When the deputation arrived at Onondaga and made known their errand, the Iroquois 196 magnates, with their usual deliberation, deferred answering till a general council of the confederacy should have time to assemble; and, meanwhile, they sent messengers to ask the mayor of Albany, and others of their Dutch and English friends, to come to the meeting. They did not comply, merely sending the government interpreter, with a few Mohawk Indians, to represent their interests. On the other hand, the Jesuit Milet, who had been captured a few months before, adopted, and made an Oneida chief, used every effort to second the designs of Frontenac. The authorities of Albany tried in vain to induce the Iroquois to place him in their hands. They understood their interests too well, and held fast to the Jesuit. [16]

1642-1661.These letters to Bourlamaque, in their detestable handwriting, small, cramped, confused, without stops, and sometimes almost indecipherable, betray the writer's state of mind. "I should like as well as anybody to be Marshal of France; but to buy the honor with the life I am leading here would be too much." He recounts the last news from Fort Duquesne, just before its fall. "Mutiny among the Canadians, who want to come home; the officers busy with making money, and stealing like mandarins. Their commander sets the example, and will come back with three or four hundred thousand francs; the pettiest ensign, 169

V1 the "highest and most becoming resentment," and promptly voted twenty thousand pounds; but on the third reading of the bill they added to it a rider which touched the old question of the pistole fee, and which, in the view of the Governor, was both unconstitutional and offensive. He remonstrated in vain; the stubborn republicans would not yield, nor would he; and again he prorogued them. This unexpected defeat depressed him greatly. "A governor," he wrote, "is really to be pitied in the discharge of his duty to his king and country, in having to do with such obstinate, self-conceited people鈥. I cannot satisfy the burgesses unless I prostitute the rules of government. I have gone through monstrous fatigues. Such wrong-headed people, I thank God, I never had to do with before." [164] A few weeks later he was comforted; for, having again called the burgesses, they gave him the money, without trying this time to humiliate him. [165]The Frenchmen were mustered under arms; and while the New England Indians and their squaws looked on in wondering silence, they chanted the Te Deum, the Exaudiat, and the Domine salvum fac Regem. Then, amid volleys of musketry and shouts of Vive le Roi, La Salle planted the column in its place, and, standing near it, proclaimed in a loud voice,鈥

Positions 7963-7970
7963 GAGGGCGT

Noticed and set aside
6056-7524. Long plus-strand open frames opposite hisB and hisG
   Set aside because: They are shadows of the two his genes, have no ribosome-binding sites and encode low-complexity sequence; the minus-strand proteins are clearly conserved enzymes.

La Saussaye cast anchor not far from Schooner Head, and here he lay till evening. The jet-black shade betwixt crags and sea, the pines along the cliff, pencilled against the fiery sunset, the dreamy slumber of distant mountains bathed in shadowy purples鈥攕uch is the scene that in this our day greets the wandering artist, the roving collegian bivouacked on the shore, or the pilgrim from stifled cities renewing his laded strength in the mighty life of Nature. Perhaps they then greeted the adventurous Frenchmen. There was peace on the wilderness and peace on the sea; but none in this missionary bark, pioneer of Christianity and civilization. A rabble of angry sailors clamored on her deck, ready to mutiny over the terms of their engagement. Should the time of their stay be reckoned from their landing at La Heve, or from their anchoring at Mount Desert? Fleury, the naval commander, took their part. Sailor, courtier, and priest gave tongue together in vociferous debate. Poutrincourt was far away, a ruined man, and the intractable Vice-Admiral had ceased from troubling; yet not the less were the omens of the pious enterprise sinister and dark. The company, however, went ashore, raised a cross, and heard mass.V1 General Webb lay fourteen miles distant at Fort Edward, with twenty-six hundred men, chiefly provincials. On the twenty-fifth of July he had made a visit to Fort William Henry, examined the place, given some orders, and returned on the twenty-ninth. He then wrote to the Governor of New York, telling him that the French were certainly coming, begging him to send up the militia, and saying: "I am determined to march to Fort William Henry with the whole army under my command as soon as I shall hear of the farther approach of the enemy." Instead of doing so he waited three days, and then sent up a detachment of two hundred regulars under Lieutenant-Colonel Young, and eight hundred Massachusetts men under Colonel Frye. This raised the force at the lake to two thousand and two hundred, including sailors and mechanics, and reduced that of Webb to sixteen hundred, besides half as many more distributed at Albany and the intervening forts. [511] If, according to his spirited intention, he should go to the rescue of Monro, he must leave some of his troops behind him to protect the lower posts from a possible French inroad by way of South Bay. Thus his power of aiding Monro was slight, so rashly had Loudon, intent on Louisburg, left this frontier open to attack. The defect, however, was as much in Webb himself as in his resources. His conduct in the past year had raised doubts of his 497